The centerpiece of Area 51 is a runway, reportedly built sometime in the early 1990s, that is 11,960 feet long and 140 feet wide. The length and width of this runway is far beyond required for normal military and civilian aviation; such a runway would be ideal for short-winged aircraft that needed to achieve a high speed before obtaining enough lift to become airborne. Tire skid marks on this runway show it is heavily used. There also shorter runways, including one used by the “Janet” flights from Las Vegas and else (see entry in this section) and a terminal where the Janet flights arrive.

There are numerous aircraft hangers at Area 51, with the most interesting being one that has become known as Hanger 18. From the photos, it is estimated that its doors are over 100 feet high. Several hangers are of the “scoot and hide” variety, meaning they can be moved. These are used to conceal certain aircraft and activities during times when spy satellites are due to make a pass overhead. Fuel tanks, radar and satellite dishes, and aircraft maintenance facilities are numerous.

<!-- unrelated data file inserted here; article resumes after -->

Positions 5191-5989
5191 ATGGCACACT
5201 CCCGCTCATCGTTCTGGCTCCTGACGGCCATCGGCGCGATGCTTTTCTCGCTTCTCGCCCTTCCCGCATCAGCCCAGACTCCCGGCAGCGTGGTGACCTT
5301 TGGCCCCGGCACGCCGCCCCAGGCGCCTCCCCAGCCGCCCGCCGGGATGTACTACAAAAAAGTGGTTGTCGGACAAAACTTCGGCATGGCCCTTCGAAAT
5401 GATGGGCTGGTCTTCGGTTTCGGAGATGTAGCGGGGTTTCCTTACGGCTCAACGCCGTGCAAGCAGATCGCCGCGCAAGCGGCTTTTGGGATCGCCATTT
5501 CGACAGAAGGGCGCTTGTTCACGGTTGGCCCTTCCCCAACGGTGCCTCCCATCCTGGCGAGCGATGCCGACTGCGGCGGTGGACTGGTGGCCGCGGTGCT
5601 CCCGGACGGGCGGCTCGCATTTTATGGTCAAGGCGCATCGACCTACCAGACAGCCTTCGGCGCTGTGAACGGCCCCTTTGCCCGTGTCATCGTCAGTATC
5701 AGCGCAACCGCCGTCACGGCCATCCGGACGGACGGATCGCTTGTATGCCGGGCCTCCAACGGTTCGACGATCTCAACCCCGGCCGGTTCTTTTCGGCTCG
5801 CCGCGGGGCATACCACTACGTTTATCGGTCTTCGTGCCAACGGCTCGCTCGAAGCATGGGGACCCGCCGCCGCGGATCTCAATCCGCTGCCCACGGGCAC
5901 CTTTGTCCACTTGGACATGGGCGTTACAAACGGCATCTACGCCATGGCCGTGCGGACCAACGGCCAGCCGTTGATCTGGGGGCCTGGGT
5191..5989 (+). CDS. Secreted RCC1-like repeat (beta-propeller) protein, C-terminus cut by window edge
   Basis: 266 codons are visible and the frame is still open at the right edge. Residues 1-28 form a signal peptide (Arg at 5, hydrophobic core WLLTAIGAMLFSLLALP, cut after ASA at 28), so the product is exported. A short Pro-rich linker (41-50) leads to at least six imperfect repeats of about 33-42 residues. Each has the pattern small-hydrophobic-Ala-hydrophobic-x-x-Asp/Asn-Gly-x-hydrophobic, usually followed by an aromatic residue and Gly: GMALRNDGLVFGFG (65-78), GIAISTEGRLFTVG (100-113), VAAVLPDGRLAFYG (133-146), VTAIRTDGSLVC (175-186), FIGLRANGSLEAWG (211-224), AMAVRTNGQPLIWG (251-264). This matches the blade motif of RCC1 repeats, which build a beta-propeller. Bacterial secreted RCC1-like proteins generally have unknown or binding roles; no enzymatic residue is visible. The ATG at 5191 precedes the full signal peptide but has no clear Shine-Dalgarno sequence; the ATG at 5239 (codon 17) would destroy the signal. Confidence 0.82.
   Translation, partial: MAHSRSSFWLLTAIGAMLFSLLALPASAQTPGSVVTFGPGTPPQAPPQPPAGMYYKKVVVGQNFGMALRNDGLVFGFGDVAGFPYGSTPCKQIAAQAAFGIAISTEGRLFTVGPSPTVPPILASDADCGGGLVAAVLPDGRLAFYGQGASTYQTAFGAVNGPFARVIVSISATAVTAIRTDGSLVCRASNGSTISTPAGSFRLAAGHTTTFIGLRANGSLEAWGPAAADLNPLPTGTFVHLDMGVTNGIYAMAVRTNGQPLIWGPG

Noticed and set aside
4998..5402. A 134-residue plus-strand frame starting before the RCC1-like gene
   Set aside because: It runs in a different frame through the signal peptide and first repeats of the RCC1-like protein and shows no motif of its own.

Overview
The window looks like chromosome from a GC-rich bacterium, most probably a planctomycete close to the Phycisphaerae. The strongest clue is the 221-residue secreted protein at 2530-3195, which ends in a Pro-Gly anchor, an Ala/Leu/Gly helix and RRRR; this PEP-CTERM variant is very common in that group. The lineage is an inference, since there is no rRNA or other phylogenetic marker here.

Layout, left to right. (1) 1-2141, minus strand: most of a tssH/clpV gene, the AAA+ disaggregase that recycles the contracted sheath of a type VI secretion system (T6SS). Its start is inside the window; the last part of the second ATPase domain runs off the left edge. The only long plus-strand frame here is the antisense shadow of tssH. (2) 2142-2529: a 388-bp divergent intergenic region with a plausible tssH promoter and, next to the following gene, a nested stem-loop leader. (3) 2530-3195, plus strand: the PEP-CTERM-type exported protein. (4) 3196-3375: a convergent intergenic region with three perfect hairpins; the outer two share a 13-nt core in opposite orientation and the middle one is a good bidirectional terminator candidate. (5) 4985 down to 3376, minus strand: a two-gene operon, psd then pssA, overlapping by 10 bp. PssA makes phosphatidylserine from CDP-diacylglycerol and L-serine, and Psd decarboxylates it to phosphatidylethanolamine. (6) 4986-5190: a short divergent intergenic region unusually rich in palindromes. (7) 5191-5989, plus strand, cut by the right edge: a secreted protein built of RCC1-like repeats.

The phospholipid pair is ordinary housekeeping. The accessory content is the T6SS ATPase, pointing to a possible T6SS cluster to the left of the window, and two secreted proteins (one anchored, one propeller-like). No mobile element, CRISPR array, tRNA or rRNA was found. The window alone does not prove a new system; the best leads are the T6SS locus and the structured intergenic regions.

A large building with a white roof adjacent to the Janet airlines terminal is believed to be an engineering facility for employees who fly in from Las Vegas, Palmdale, or other locations. What is believed to be the base headquarters building is located near the original hangers built for the U-2 project. There are also housing units for personnel that do not commute daily on Janet airlines. Most of Area 51 is laid out in a neat grid-like pattern; from space, Area 51 looks a bit like a neat housing subdivision adjacent to an airport. There are also several parking areas and a surprising number of cars even though all personnel arrive by either plane or bus; as far as is known, personnel are not allowed to drive their private cars into Area 51.

While personnel who lived inside Area 51 on previous projects (like the F-117 stealth fighter) do not talk about projects they worked on, they do talk about the living and recreational facilities. A baseball diamond and tennis courts are visible in the satellite photos, and an indoor swimming pool, bowling alley, and gymnasium are available to on-base personnel. The dining facility (named Sam’s Club, after the last CIA director of Area 51) offers fresh seafood such as shrimp and lobster along with a well-stocked bar. However, duty at Area 51 is generally difficult. Since most tests are conducted at night, many personnel keep a vampire-like schedule.